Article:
"If you’ve frozen any, they can be defrosted at room temperature for a few hours and refreshed in the oven at 350°F (180°C) for a few minutes to restore their original texture," according to Lieu. 

The cookie dough will keep in the fridge for a couple days too, if needed.

Gear You'll Need

To make this recipe, you'll need the following kitchen items:

  • Stand mixer (with a paddle attachment)
  • Spatula
  • Plastic wrap
  • Airtight container
  • Parchment paper or silicone mat
  • Baking sheet

Now you're good to go!

Our thanks to Kat Lieu for letting us share this recipe, which originally appears in her book Modern Asian Kitchen, published by Harvard Common Press.


Chinese Peanut Butter Cookies Recipe (Hua Sheng Bing)

      12 Servings


  • 1 tablespoon Unsalted Butter, Softened
  • 1/4 cup Granulated Sugar
  • 3 tablespoons Brown Sugar
  • 1/2-1 tablespoon White Miso, or red miso
  • 1 cup Peanut Butter
  • 3/4 cup All-Purpose Flour
  • 1 teaspoon Baking Powder
  • 1 pinch of Baking Soda
  • 12-15 Shelled Peanuts, salted or unsalted
  • 1 Egg Yolk, beaten (for egg wash)


  1. In a stand mixer fitted with the paddle attachment, add the butter, granulated sugar, and brown sugar and mix until fluffy, a few minutes. Scrape the sides of the bowl as needed with a spatula.
  2. Add the miso (if using) and peanut butter and mix for a few seconds before adding the flour, baking powder, and baking soda. Mix until a dough forms. Again, scrape the sides of the bowl as needed. If the dough feels too dry and crumbly, add a little more peanut butter, about up to 1 to 2 tablespoons (16 to 32 g). Cover the dough with plastic wrap or transfer to an airtight container and refrigerate for at least 30 minutes to 1 hour. This cookie dough can also be stored in the refrigerator for a few days, or up to 5 months in the freezer.
  3. About 20 to 30 minutes before baking, preheat the oven to 350°F (180°C) with a rack in the center. Line a baking sheet with parchment paper or a silicon mat.
  4. I like these cookies big and chonky, like ping-pong balls, about 1.3 ounces (36 g) each or more than a heaping tablespoon. You’ll have about 12 to 15 portions; roll each into a ball between your palms. You may need to compact and squeeze the ball together a bit to keep its shape.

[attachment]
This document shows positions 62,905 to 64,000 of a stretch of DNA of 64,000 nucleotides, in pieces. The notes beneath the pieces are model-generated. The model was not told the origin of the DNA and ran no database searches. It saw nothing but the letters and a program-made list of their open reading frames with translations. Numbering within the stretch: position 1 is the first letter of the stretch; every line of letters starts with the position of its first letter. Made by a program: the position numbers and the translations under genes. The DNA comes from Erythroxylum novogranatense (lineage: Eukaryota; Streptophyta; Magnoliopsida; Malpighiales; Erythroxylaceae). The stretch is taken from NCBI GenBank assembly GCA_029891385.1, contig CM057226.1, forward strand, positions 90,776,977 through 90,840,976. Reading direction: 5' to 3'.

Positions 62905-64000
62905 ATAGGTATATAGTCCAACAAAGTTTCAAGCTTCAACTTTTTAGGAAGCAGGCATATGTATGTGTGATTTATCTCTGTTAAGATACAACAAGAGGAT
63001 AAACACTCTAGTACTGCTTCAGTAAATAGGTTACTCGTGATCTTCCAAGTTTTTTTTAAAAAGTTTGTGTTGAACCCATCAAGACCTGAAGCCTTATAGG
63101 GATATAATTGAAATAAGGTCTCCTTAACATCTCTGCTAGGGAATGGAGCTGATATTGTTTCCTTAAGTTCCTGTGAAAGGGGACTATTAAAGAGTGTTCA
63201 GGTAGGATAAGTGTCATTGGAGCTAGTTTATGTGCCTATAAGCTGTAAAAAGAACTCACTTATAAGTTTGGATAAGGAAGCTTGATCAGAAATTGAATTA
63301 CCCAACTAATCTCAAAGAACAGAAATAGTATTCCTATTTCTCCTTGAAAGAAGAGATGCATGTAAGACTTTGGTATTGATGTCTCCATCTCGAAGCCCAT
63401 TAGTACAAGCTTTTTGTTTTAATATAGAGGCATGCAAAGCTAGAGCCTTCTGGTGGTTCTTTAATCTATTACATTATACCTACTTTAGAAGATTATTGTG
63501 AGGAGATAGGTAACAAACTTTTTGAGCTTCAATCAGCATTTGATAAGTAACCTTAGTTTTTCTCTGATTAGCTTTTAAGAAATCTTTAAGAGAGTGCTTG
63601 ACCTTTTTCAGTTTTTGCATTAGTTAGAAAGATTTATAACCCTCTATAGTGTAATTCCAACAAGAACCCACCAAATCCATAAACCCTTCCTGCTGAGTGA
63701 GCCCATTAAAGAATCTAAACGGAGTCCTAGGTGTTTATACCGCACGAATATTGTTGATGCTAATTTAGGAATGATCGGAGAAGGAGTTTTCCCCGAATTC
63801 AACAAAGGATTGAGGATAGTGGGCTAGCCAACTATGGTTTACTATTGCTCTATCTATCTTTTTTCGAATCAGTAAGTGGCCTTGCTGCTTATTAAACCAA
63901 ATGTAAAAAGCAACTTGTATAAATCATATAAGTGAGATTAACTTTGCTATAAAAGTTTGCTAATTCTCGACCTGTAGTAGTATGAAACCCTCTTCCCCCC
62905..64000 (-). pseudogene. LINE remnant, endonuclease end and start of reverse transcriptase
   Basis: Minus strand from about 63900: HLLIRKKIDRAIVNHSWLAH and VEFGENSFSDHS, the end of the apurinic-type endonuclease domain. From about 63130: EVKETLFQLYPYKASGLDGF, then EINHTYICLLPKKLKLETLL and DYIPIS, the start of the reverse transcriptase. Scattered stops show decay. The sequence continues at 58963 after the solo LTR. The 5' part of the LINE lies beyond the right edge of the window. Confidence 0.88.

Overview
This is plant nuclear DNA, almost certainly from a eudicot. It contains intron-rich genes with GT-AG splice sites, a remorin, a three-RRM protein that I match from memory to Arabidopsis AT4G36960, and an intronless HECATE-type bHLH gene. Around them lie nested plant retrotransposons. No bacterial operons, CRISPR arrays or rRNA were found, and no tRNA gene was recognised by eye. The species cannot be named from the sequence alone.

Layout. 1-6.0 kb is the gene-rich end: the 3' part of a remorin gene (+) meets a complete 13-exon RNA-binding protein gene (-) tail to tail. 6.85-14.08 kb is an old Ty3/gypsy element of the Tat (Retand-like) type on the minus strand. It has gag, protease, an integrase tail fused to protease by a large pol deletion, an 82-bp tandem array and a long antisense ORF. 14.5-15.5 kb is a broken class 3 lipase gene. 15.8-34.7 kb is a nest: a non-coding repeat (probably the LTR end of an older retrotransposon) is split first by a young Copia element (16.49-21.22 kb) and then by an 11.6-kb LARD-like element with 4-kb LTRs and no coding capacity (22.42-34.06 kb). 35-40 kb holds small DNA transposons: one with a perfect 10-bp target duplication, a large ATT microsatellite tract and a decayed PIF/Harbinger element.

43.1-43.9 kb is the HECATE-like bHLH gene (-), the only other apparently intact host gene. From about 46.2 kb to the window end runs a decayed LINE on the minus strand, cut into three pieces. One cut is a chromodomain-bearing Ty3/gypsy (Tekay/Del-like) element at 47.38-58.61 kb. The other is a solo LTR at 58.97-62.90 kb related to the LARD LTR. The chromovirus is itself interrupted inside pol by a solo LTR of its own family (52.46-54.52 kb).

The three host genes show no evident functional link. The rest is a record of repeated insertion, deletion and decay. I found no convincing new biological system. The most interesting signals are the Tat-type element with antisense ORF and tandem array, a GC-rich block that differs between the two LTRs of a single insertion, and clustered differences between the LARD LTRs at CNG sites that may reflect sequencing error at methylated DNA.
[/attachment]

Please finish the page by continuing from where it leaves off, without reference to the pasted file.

5. Press a whole peanut into the center of each cookie ball. Transfer the cookie balls to the baking sheet, giving each space. While they won’t expand much while baking, they will need consistent airflow to bake nicely. Brush all the tops with the egg wash.
  6. Bake until the tops shine and the edges are browner, about 16 to 18 minutes.
  7. Allow the cookies to cool on the baking sheet and enjoy them warm.


Our thanks to Kat Lieu for letting us share this recipe, which originally appears in her book Modern Asian Kitchen, published by Harvard Common Press.


From Kat Lieu: "While I love bigger cookies, the portions I listed here may feel too filling for some, so you can divide the dough into smaller balls, about 15 grams each, and make about 24 to 30 cookies instead of 12. You’ll need more peanuts and bake for less time, so plan accordingly."

Source: Kat Lieu
Kat Lieu
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Related Recipes:
Chinese Recipes, Asian Recipes, Cookie Recipes, Dessert Recipes, Lunar New Year Recipes, Cookbook Recipes
Recipe Yields:
12-15 cookies
Prep Time:
Cook Time:
Total Time:
Related Post:
Author: Eric Ginsburg
Source: Kat Lieu
Recipe Yields: 12-15 cookies
Prep Time: 15 minutes
Cook Time: 17 minutes
Total Time: 62 minutes

Nutrition Facts

Serving Size 1 cookie
Servings Per Recipe 12

Amount Per Serving
Calories from Fat 97
Calories 198

% Daily Value*
Total Fat 12g
  Saturated Fat 3g
Sodium 12mg
Total Carbohydrate 15g
  Dietary Fiber 0g
  Sugars 6g
Protein 6g

* Percent Daily Value are based on a 2,000 calorie diet. Your daily values may be higher or lower depending on your calorie needs.
** Nutrition Facts are estimated based on ingredients and data provided by Fat Secret. Please consult a doctor if you have special dietary needs.

Eric Ginsburg is the Editor of Food Fanatic. He's served as an editor at three newspapers and written for a wide range of publications, including Bon Appétit, Serious Eats, Wine Enthusiast, Southern Living, and Eater Carolinas. He lives in Raleigh, North Carolina. Follow him on Instagram.

Eric Ginsburg

About Eric

Eric Ginsburg is the Editor of Food Fanatic. He's served as an editor at three newspapers and written for a wide range of publications, including Bon Appétit, Serious Eats, Wine Enthusiast, Southern Living, and Eater Carolinas. He lives in Raleigh, North Carolina. Follow him on Instagram @eric_ginsburg.